Letter to the Editor

Election Round-up and Looking Forward

By David Vincent Goodwin

Last week Thursday, the Albert “Pete” Pero Multicultural Center and a class from McCormick Theological Seminary created a space for mourning the election result and processing openly all of the feelings that have come with it. Preceded by a light dinner, the event felt authentic and collaborative. People expressed how they’d been feeling leading up to the moment, as well as the days since.

It is still difficult for many to imagine the rapid approach of such a devastating reality. The morning after the announcement of Donald Trump’s taking the electoral majority, McCormick Seminary’s President Frank Yamada sent a community-wide email mostly responding to the troubling news. In it he expressed his concern for such a victory for white supremacy and assured the community of solidarity with the causes of the oppressed, especially in such a time.

While many were devastated, the election also better illuminated the larger character of this country. It brought into clarity what kind of systems could give the helm to such a person. In achieving total power, these systems have outed themselves. The eyes of a larger public have been opened, and are opening still.

Look then, McCormick, to the Water Protectors who are continuously struggling to protect themselves and the Missouri River against the power of banks and industry. The fact that various police departments are siding with DAPL and causing on its behalf great harm to the bodies of human beings, many of them Indigenous bodies, historically disenfranchised by white supremacy for the profits of white politicians and white landowners, should raise certain questions–for those not already asking them–about police brutality in cities across the U.S.

In light of such a human rights crisis it seems, at least to me, less strange that we would end up with such a horror taking power. I only ask then, “What next?” What next for the institution of McCormick? What next for its faculty and students?

More urgently, we must ask, “What now?” and not fall into the pattern of many institutions, forfeiting action for the sake of image. We must remember the words of King when he said:

“…I have been gravely disappointed with the white moderate. I have almost reached the regrettable conclusion that the Negro’s great stumbling block in his stride toward freedom is not the White Citizen’s Councilor or the Ku Klux Klanner, but the white moderate, who is more devoted to ‘order’ than to justice; who prefers a negative peace which is the absence of tension to a positive peace which is the presence of justice; who constantly says: ‘I agree with you in the goal you seek, but I cannot agree with your methods of direct action’… Shallow understanding from people of good will is more frustrating than absolute misunderstanding from people of ill will. Lukewarm acceptance is much more bewildering than outright rejection.” (King 1963, 3.)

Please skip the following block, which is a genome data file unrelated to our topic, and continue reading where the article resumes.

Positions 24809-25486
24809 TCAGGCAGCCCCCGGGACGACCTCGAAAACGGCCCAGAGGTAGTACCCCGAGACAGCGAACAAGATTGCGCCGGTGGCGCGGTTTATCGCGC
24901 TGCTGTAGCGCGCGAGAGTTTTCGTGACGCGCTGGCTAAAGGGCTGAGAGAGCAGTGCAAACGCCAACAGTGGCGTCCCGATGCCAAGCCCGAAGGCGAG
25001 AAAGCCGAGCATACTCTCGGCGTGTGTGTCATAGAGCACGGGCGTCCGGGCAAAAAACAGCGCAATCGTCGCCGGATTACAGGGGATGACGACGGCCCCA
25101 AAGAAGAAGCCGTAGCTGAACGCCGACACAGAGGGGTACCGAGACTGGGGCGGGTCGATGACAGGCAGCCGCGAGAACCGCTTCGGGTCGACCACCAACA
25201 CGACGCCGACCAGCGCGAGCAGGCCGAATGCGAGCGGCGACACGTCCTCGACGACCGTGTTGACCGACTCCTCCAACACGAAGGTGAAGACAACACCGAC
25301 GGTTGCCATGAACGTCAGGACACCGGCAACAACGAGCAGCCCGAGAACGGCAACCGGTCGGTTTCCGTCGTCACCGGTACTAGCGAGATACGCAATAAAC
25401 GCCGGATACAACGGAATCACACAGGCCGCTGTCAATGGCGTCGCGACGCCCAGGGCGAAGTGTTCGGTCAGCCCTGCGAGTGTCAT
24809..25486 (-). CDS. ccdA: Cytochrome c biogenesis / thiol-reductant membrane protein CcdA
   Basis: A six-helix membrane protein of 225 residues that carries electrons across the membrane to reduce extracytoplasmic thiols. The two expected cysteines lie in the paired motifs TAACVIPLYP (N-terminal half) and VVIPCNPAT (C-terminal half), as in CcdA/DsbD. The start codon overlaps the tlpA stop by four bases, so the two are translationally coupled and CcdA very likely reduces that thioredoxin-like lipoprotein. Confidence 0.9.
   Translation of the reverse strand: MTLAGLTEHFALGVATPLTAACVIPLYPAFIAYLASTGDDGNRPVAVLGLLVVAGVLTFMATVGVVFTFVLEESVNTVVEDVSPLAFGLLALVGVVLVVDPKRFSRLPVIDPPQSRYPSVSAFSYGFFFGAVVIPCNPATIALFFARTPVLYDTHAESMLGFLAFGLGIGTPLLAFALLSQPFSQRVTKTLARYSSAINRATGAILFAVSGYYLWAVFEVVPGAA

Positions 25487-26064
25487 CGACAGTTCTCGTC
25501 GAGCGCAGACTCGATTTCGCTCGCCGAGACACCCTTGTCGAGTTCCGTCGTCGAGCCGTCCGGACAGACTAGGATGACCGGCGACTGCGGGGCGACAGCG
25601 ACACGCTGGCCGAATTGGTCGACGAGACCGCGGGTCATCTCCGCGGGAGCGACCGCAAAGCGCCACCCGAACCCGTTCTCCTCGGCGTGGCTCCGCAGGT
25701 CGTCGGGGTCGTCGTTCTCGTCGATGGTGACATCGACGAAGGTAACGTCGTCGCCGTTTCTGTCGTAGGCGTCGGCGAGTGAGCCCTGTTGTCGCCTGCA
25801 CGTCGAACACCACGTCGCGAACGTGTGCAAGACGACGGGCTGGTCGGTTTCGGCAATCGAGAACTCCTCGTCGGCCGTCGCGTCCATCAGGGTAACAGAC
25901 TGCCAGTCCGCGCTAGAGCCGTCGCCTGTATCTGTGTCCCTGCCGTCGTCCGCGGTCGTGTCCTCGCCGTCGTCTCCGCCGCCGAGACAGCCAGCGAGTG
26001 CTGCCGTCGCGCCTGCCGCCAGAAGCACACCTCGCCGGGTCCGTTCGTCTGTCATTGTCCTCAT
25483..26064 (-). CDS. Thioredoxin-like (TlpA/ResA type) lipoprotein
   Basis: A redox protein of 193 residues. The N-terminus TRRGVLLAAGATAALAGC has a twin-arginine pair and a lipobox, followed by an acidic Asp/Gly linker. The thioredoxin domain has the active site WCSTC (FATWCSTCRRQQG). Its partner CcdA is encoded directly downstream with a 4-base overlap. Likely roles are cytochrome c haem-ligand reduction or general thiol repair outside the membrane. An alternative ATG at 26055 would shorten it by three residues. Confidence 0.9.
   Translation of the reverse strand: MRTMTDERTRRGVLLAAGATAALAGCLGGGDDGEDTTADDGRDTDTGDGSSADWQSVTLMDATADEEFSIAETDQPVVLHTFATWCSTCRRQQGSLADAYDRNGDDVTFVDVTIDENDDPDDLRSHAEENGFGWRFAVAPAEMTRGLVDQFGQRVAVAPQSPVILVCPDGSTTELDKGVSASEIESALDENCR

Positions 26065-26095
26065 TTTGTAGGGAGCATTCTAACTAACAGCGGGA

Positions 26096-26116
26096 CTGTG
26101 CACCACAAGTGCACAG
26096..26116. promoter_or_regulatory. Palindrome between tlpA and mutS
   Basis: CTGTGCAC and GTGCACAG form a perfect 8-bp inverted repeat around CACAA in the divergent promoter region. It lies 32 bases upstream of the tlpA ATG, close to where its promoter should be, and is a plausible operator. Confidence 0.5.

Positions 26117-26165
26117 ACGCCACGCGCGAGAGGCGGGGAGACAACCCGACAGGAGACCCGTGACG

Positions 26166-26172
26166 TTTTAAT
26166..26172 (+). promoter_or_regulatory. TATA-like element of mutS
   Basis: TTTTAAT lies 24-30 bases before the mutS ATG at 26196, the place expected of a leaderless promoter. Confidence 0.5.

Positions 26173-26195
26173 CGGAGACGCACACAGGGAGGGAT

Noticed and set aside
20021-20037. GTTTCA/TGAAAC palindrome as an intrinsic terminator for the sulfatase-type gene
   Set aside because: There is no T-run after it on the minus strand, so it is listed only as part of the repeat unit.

I wonder if the McCormick institution has not played the role of the moderate in recent years and I question what steps it will take over the next four in response to our country’s new leadership. While it remains undecided on housing for its own students, will MTS even consider supplying sanctuary to immigrants? Will it take a public stance on Standing Rock against those who seek to harm the innocent? If not, how can it take a public stance on Trump’s actions? Will it be a shelter for our Muslim siblings? Has it been yet? Will it be a center for planning strategy and organizing movements? Will it be a house of justice? It has not seemed like one.

Whether or not the institution of McCormick can lead an effective movement against oppressive systems is yet to be seen. In the meantime, many of its students are taking initiative. On Friday, half a dozen MTS students attended a Seminarians for Justice meeting at the Chicago Temple, attended by over thirty seminarians from five different Chicago schools and multiple faith traditions to discuss next steps and strategy. The first and most major action related to Standing Rock, a metaphor for Neoliberal despotic control of resources and power across our country. But others are in the works, poised to counter whatever steps Trump’s administration takes to steal, kill, and destroy human lives.

If you have information that you would like to share with the student body regarding movements and organizations, please send them into the CURE, or share them with us on Facebook and Twitter, so we can feature them and get the word out.